Kapitänleutnant Günther Pfeffer of both U-170 and U-171 (which was sunk by mine off Lorient)
Kapitänleutnant Günther Pfeffer returned to his second patrol to the region having survived the sinking of his previous command, U-171, by a mine at the entrance to the port of Lorient on October 10th 1942. This patrol began on the 9th of February 1944. On the 17th of March U-170 entered the region midway between Bermuda and Anegada and motored west for a week until at a point only several hundred miles northeast of Eleuthera. The boat patrolled this area, east of the Northeast Providence Channel, between the 22nd and 25th of March without result.
For the next three days Pfeffer motored north, passing to the east of Great Abaco Island and out of the region on the 29th of March, about 150 miles east of Savannah. Several days later, on the 3rd of April, U-170 returned to the region by coming south from near the coast of Georgia and heading southeast for several days. On the 6th of April the boat made a turn to the west, placing itself northeast of Abaco. The following day Pfeffer reported that he had attacked a ship north of the Bahamas. A study of the KTB reveals that the shot was fired from so far away – about two and a half miles – that to have struck the ship would have been luck.
Interestingly, Pfeffer opted to spend ten days patrolling off the northeast Bahamas, just as he had done on his way inbound. As a result the total patrol days in the area amounted to over a month, or 33 days. The 16th of April found U-171 northeast of Harbour Island, Eleuthera, and heading southeast along the island chain about 200 miles offshore.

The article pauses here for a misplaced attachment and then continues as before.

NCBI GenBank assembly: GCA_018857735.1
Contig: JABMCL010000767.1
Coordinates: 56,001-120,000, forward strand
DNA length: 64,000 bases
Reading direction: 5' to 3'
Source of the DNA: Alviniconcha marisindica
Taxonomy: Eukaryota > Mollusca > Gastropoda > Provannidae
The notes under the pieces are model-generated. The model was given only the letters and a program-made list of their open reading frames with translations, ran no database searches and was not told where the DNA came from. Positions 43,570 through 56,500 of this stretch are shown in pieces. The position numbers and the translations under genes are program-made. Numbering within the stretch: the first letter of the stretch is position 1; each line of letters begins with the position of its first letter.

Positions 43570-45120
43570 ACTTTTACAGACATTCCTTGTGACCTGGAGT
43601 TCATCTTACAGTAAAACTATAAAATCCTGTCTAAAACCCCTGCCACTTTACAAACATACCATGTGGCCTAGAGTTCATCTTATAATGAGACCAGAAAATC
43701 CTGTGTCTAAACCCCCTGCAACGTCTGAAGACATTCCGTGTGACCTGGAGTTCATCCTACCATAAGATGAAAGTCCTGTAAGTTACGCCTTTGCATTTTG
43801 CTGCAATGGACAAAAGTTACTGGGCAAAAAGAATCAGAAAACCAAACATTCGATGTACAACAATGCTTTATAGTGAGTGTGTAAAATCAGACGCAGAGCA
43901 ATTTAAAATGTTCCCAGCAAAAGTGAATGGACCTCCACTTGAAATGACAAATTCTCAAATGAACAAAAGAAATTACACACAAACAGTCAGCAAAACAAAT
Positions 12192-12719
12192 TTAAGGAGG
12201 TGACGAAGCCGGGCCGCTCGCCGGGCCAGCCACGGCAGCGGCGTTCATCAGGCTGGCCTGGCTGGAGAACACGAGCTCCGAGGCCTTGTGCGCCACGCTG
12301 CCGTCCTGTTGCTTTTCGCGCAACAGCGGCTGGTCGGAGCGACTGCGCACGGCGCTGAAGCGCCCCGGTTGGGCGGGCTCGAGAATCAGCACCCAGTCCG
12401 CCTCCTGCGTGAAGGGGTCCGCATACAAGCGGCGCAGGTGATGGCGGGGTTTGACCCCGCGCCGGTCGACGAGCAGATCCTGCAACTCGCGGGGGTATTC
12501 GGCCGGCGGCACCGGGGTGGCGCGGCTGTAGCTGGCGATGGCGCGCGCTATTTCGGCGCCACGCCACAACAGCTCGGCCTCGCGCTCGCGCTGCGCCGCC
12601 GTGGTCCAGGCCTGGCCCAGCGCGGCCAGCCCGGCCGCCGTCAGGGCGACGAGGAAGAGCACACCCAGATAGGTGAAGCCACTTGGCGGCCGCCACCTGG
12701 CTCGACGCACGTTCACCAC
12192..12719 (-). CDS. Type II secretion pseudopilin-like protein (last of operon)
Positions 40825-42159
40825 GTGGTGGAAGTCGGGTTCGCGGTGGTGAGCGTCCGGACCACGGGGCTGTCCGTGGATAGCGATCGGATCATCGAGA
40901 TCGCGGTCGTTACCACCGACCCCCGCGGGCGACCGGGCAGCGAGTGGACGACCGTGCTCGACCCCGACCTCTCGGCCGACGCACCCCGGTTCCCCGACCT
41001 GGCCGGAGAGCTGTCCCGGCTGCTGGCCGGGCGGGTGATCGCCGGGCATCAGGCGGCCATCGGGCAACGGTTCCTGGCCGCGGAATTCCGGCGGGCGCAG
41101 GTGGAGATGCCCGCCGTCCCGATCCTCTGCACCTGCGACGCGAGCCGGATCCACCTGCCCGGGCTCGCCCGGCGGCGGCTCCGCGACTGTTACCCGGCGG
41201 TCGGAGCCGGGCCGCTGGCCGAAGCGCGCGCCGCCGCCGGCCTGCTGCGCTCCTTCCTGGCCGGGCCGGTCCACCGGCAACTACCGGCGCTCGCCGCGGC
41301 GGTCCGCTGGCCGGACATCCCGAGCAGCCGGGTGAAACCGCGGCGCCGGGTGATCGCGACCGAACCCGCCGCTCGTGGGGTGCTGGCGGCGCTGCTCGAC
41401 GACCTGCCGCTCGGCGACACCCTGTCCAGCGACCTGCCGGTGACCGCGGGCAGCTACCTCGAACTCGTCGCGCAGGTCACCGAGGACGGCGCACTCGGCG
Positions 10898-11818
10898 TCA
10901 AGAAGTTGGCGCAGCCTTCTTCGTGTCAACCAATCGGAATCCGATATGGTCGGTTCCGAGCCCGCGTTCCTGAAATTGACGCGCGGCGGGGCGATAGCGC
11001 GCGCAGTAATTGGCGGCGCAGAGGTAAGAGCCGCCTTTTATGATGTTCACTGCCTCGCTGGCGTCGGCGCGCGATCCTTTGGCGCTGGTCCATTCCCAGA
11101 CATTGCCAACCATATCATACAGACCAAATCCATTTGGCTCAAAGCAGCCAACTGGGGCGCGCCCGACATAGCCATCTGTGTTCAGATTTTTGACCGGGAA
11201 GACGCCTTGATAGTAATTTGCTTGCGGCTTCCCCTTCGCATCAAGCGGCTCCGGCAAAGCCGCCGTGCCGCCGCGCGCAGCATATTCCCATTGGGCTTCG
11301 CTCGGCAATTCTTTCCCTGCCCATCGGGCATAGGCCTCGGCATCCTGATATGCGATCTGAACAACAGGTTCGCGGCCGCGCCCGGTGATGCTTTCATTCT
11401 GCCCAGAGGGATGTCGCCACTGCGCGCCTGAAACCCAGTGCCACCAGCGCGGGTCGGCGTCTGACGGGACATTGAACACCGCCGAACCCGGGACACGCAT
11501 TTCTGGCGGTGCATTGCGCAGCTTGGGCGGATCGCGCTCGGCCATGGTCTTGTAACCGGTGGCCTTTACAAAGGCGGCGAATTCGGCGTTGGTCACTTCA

After passing San Salvador on the 17th the boat turned gradually east, and aside from a dog-leg on the 29th and 20th proceeded due east On the 23rd of April U-170 exited the region, again midway between Bermuda and Anegada. The boat returned to Lorient on the 27th of May 1944. Despite the longevity of the patrol, there is no record of the Type IX/40 submarine, which was commissioned in 1943 with a range of 13,850 kilometers, having refueled en route.
Pfeffer’s career is covered earlier in this study, during his patrol to the region in September, 1942. He was 29 years of age at the time of this patrol and lived until 1966. The photographs of him during the war show a young man with a rakish tilt to his cap, a jagged front right tooth, and an infectious smile framed by large ears. Another photo of him during refueling operations in Norway shows a bearded man with a more serious, inquisitive look. Probably it was taken by a crewman and Pfeffer seems to be inquiring why the photographer was thus engaged during operations.
SOURCES: Gudmundur Helgason, Rainer Kolbicz, www.uboat.net, 2011, Kenneth Wynn, U-boat Operations of the Second World War, Volume 1 and Volume 2, 1997